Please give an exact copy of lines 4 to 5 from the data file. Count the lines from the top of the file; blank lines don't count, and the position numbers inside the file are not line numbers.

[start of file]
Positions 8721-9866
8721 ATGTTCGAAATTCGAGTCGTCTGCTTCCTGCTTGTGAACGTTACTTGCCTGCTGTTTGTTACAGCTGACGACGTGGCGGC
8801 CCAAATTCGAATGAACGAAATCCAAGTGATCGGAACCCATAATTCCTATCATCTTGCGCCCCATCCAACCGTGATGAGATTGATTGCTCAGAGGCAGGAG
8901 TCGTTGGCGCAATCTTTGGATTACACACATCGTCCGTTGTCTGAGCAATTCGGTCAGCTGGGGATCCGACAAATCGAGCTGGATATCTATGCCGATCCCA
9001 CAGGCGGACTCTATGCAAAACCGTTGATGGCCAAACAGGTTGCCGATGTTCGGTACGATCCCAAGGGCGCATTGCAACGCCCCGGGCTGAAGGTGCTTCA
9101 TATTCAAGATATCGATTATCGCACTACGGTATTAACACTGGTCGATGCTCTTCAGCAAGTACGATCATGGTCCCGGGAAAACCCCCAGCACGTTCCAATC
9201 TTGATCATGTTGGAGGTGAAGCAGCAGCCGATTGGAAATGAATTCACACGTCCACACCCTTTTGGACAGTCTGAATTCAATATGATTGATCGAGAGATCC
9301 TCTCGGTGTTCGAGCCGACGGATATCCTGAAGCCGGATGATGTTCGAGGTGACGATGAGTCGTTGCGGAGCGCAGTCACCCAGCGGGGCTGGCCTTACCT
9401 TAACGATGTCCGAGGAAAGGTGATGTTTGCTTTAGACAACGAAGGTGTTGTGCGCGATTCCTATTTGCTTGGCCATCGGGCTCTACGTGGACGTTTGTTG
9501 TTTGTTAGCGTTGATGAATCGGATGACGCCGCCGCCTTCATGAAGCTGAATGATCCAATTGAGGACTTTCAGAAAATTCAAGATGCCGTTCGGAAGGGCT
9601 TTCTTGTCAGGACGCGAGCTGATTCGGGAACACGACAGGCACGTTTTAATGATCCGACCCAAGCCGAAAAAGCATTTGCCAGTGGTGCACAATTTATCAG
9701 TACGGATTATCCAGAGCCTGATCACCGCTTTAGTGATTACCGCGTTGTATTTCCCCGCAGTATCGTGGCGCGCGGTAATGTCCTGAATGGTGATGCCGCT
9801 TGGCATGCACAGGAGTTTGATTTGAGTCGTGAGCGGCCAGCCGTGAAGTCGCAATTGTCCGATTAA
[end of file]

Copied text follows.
8901 TCGTTGGCGCAATCTTTGGATTACACACATCGTCCGTTGTCTGAGCAATTCGGTCAGCTGGGGATCCGACAAATCGAGCTGGATATCTATGCCGATCCCA
9001 CAGGCGGACTCTATGCAAAACCGTTGATGGCCAAACAGGTTGCCGATGTTCGGTACGATCCCAAGGGCGCATTGCAACGCCCCGGGCTGAAGGTGCTTCA